Chicago to Moscow

Two stunning ‘superpower’ orchestras at the Musikverein

Ricardo Muti directs the Chicago Symphony Orchestra | Photo: Todd Rosenberg

Cynthia Yeh is the principle percussionist of the Chicago Symphony Orchestra. Petit and powerful, what a symbol for women’s liberation! With three brisk shakes of the maracas, she opened the Musikverein’s 200th concert season at the beginning of September: Two memorable evenings of the Chicago Symphony under Riccardo Muti.

The Chicago is one of the “Big Five” in the U.S. – five orchestras, that is. Brought to international fame by Georg Solti in the 1970s, I grew up on their recordings and still listen with relish to an old CSO LP I have of Dvořák’s New World. There is a crisp brass and woodwind sound you never get tired of. Despite the lushness of the Vienna Phil’s strings, I do love an American orchestra.

Muti is now in his second season as the Chicago’s music director and seems still to be on honeymoon. He will be staying in the windy city with “his” orchestra about 8 weeks a year. This is clearly a combination of greats. But, if truth be told, I came for the orchestra. I may be wrong, but I suspect that Muti’s association with the CSO is still too young to have made much of a difference.

The swish of maracas began British composer Bertrand Rand’s Danza Petrificada, composed for the 2010 Mexican independence centenary under commission from the CSO. Unfortunately, it seemed like a throw-away contemporary hors d’oeuvre. While Ms. Yeh seemed hopeful, tossing in her maracas between trumpet fanfares, it took awhile for the rest of the mariachi band to show up. When it finally came, the piece seemed about to go somewhere. But after a sudden three-second fortissimo it was over. Too bad. A token eight-minute piece by a token “composer in residence”? That’s unfair to composer, orchestra and audience alike. There is great orchestral music being composed today. How about the Danzóns by the Mexican composer Arturo Márquez to flaunt an orchestra from the New World?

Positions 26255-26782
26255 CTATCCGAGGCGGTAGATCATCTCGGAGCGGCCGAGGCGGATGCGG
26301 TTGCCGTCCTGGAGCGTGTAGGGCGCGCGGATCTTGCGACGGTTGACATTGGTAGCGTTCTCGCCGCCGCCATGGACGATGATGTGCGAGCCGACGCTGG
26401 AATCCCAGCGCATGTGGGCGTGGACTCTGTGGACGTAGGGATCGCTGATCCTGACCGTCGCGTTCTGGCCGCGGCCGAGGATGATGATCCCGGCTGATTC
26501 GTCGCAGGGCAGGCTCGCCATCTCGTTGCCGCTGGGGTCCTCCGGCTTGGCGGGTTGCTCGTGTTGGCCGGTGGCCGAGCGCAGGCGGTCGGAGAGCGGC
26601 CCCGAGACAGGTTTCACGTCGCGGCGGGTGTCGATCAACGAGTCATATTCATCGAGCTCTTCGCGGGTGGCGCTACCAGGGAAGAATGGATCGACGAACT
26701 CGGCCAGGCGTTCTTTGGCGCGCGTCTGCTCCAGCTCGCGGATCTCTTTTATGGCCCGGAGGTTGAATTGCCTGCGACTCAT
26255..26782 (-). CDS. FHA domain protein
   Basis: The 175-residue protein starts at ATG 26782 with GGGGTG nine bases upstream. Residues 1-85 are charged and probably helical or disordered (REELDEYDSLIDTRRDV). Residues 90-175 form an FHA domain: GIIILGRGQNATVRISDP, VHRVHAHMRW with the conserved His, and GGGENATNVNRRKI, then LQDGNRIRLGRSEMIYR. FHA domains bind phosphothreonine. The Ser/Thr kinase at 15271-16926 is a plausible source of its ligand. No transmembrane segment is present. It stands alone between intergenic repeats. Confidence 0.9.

Be that as it may, the rest of Muti’s programming was great for showing off, but also heavy and Russian: From Richard Strauss and Hindemith, to Shostakovich and Prokofiev.

Strauss’ Death and Transfiguration was dense and thick. The 1889 piece has moments of beauty, but much seems to straddle between late Romanticism and the search for the modern, without being either place. Paul Hindemith’s Symphony in E-flat was similarly unconvincing. It was composed in 1940 in America, where Hindemith had emigrated after his music was degraded to “entartete Kunst” (degenerate art) by the Nazis. Still today, Hindemith enjoys quite a bit of popularity in the U.S. A prolific composer and a dedicated pedagogue, he composed a solo piece for almost every instrument of the orchestra. The Symphony utilizes this intimate instrumental knowledge, and contains idiomatic solos for almost everyone. It was great for proving that the CSO has a virtuoso in every section. However, for me, Hindemith’s musical language, full of fourths, always seems nebulous and sexless: Like an androgynous being, it wanders and never seems to be in a particular key. Indeed, it wasn’t clear that the orchestra enjoyed it, and Muti remained cool.